The struggle I had initially was trying to break a market which comparatively catered frozen goods to consumers, who when evaluating my product would typically see a supermarket Lasagne as a like-for-like substitute.
SEH: Excuse my ignorance, but what exactly is the difference?
Well with my Lasagne, for example...all my pasta is made on the day and therefore I prioritise the premium of quality which of course is related to the taste experience.
Without going into too much of the technicality, the simple benefits of my freshly made pasta are: a much better grade of absorption and of course by virtue of this, I serve a much tastier product in comparison.
My ingredients otherwise also are all fresh, there is nothing packaged which I add to my Lasagne. The average serving has 2 eggs also. I strictly use Parmigiano Reggiano D.O.P – this makes a much fuller and authentic flavour.
In addition, I use a specialist butcher who supplies all my beef, which is organic and is a much higher quality grade of meat than standard packaged Italian food products.
Even my sauces, béchamel etc. are freshly handmade by my chefs, so every detail is maximised for quality to the enjoyment of my customers and their guests.
I’ve realised that finger food is by far my most popular menu category; essentially anything that can be eaten with a napkin by hand is what I prepare for customers the most.
Nibbles for parties keep me very busy, for private gatherings especially, as well as corporate lunches.
SEH: What has been you experience with marketing investments to date?
Investments in marketing have been rather mixed experiences really – some good, some bad. Starting with the good, when I originally launched Doppiozero Catering I organised a launch party from my personal phone book of my old colleagues and friends from my corporate day job: bankers and brokers from the City of London and Canary Wharf and managed to gather about 250 guests, which was a great start for me.
From there, my reputation rippled and I began reaching a wider audience purely from recommendations and word of mouth.
Most recently however, I arrived at the realisation that in order to inject sustainable long term growth into my business I had to invest in other areas of marketing too. So my first step was to upgrade my website.
When I first started I hired a web design agency for a cost effective effort which although minimised my cost, it was a compromise on quality which just didn’t work from my brand at all.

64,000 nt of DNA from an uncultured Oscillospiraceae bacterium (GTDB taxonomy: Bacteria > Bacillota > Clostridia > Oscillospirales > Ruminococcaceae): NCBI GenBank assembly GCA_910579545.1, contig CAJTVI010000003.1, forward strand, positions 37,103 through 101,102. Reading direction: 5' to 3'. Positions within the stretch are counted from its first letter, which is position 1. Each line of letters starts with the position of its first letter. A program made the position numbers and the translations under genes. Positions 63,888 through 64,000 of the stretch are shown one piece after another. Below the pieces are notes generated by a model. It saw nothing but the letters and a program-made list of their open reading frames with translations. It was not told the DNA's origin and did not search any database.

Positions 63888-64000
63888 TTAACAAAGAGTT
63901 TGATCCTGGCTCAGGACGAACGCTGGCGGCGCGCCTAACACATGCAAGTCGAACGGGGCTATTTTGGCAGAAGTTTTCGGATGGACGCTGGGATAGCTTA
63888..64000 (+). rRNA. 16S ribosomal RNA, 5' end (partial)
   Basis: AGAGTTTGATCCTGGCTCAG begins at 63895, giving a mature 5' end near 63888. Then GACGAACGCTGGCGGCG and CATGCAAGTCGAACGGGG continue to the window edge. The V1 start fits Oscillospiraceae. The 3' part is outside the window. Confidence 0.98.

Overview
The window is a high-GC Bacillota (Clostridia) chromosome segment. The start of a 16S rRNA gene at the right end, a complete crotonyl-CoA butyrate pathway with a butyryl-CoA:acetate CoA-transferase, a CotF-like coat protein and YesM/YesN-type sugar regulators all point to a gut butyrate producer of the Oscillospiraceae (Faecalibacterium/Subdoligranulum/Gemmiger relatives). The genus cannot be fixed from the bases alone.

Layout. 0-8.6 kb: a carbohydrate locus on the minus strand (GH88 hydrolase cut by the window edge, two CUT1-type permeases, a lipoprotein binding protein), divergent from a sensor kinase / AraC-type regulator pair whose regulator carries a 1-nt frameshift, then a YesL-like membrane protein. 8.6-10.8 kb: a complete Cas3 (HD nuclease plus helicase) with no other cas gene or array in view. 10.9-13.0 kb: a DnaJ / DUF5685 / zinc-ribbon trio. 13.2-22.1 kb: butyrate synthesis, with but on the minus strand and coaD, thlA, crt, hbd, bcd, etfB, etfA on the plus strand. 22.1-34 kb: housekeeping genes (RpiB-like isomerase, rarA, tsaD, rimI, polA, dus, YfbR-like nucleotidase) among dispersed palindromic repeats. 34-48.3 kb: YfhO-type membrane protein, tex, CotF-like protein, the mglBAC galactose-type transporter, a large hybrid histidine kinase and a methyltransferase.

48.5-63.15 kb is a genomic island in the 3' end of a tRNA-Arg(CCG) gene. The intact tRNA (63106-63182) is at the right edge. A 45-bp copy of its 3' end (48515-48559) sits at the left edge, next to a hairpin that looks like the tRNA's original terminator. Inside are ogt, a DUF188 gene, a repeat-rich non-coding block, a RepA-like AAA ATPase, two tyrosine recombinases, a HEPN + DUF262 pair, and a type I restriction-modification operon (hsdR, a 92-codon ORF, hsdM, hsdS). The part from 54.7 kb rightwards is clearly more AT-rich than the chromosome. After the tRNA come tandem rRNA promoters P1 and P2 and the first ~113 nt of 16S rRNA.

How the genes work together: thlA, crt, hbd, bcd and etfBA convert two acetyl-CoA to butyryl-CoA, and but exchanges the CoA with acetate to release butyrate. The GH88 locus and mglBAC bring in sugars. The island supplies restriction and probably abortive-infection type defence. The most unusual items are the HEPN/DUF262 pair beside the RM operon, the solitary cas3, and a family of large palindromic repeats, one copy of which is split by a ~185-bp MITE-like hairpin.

I then searched the market for a web design agency with a better reputation and of course more expensive prices, but I am so glad that I decided to make that investment.
My new website now also includes a solid e-commerce engine in the background and I have also integrated my social media accounts into the site.
SEH: What currently is your main marketing focus?
I hire a social media and marketing manager whose main focus is to place Doppiozero in high profile slots in the local press.
I also hire 2 sales executives to manage business development for me.
SEH: Where did you source your kitchen staff? And how important are they to product consistency?
I found my kitchen staff through personal contacts actually. I employ a team of chefs and kitchen support staff who are all authentically trained and experienced in the traditional Southern Italian culinary skills.
This way I keep the delivery of my product entirely authentic, thus never compromising on what I give to my customers. For this reason I am very careful about my selection of staff – currently they are all Italians.
Not many people know, but economically the conditions in Italy are worse than as publicised about Greece and so many people out there are really in need of employment opportunities.
The availability of such home grown talent has helped Doppiozero a lot.
SEH: What does you ideal customer look like?
My ideal corporate customer would be a company like LinkedIn who I currently serve at their base in London.